Here are some useful ways to describe where things are.
Two things can be next to each other. (For example, A is next to B in the alphabet.)
One thing can be between (or in between) two other things. (For example, B is between A and C in the alphabet.)
One thing can be near another. For example, London is near Oxford.
The opposite of near is far from. For example, Edinburgh, the capital of Scotland, is far from London.
One thing can be opposite another thing. If you are sitting face to face with another person, then you are sitting opposite that person.
If you are in a queue, someone can be behind you (so you are before that person) and someone can be in front of you (so you are behind that person).
One thing can be on another thing. For example, my computer is on my desk.
One thing can be under another thing. For example, I have a mousepad under my mouse.
Below means a lower level. In a group of four football teams (team A, team B, team C and team d), team C are below team B.
Above means on a higher level. Team A are above Team B, and team B is above team C.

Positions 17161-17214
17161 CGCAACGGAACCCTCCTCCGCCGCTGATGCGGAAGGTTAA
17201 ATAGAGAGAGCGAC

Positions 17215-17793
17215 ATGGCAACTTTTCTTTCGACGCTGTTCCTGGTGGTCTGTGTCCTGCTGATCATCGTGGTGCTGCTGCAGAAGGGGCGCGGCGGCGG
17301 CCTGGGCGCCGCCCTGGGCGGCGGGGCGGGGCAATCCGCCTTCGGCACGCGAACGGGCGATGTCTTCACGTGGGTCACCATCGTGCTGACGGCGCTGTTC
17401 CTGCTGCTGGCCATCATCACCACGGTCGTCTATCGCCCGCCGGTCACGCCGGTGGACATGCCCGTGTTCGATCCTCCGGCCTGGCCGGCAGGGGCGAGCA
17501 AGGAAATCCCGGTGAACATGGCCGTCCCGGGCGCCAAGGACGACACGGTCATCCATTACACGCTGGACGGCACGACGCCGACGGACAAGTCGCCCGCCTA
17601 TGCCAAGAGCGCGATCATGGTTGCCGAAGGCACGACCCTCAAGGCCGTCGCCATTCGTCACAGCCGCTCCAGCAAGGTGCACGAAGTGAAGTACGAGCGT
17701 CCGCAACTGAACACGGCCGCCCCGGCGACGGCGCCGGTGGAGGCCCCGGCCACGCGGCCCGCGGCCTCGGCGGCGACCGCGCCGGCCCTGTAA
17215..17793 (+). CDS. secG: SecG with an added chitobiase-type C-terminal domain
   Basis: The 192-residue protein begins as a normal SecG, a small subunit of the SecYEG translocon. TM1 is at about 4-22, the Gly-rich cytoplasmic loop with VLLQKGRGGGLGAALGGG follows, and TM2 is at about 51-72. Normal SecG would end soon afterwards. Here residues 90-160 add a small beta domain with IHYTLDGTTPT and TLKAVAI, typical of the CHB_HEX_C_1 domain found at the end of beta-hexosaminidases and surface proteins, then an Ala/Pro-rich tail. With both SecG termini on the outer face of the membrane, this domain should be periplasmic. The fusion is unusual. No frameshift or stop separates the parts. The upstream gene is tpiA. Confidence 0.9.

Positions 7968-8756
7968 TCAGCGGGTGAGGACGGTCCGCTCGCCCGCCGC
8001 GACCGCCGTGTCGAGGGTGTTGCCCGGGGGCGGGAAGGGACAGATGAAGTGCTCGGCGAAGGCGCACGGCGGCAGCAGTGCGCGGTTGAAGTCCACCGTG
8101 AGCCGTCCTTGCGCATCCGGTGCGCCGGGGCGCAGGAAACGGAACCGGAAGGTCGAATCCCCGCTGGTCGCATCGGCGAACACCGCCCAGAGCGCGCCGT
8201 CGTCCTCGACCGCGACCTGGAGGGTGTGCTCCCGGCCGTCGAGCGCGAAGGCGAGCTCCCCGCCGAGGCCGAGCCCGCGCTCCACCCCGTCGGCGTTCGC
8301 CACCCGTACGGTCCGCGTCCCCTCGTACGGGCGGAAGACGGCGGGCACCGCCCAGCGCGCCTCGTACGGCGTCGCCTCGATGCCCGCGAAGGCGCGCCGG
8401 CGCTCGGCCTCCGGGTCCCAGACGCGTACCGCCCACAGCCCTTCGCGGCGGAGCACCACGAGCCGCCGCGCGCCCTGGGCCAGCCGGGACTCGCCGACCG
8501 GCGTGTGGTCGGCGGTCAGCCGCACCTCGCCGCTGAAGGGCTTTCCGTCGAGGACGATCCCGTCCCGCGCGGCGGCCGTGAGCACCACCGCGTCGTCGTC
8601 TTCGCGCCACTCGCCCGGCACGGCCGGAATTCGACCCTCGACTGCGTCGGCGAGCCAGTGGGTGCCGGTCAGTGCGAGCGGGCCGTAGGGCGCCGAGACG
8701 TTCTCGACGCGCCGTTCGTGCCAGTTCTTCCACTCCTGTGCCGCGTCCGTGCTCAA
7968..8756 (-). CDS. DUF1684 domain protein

On top of means that something is physically located above another thing.
For example, there is a pile of things on my desk. First, there is a newspaper. On top of the newspaper there is a book. On top of the book is a cup of coffee.
At the top means that something is located at the highest point. “We’re pleased that she is at the top of her class for English.”
At the bottom means that something is located at the lowest point. “We’re not pleased that she is at the bottom of her class for Maths.”
Across means on the other side. “I live at no 1, London Road. Across from me (on the other side of the road) is no 2, London Road.”
“Go across the road.” (=cross the road)
Walk along the river. (follow the river)
Walk by the river. (walk near the river)
Walk beside the river. (walk next to the river)
Go up the stairs.
Go down the stairs.
(You can also walk up or down a road or street.)
Go through the tunnel. (You go in one side, then you come out on the other side.)
Go straight on (at a crossroads or a roundabout).
Go round the corner.
Walk around a town. (Walk in a circle, or in a random pattern.)
Go past something – walk past something so that it then is behind you.
Go over something – go over / cross the railway line.
Now test your understanding with our grammar exercise!
Speak English Fluently!
Hi! I’m Clare, an English teacher and the founder of this site.
I can help you speak English more easily! Start here for English fluency: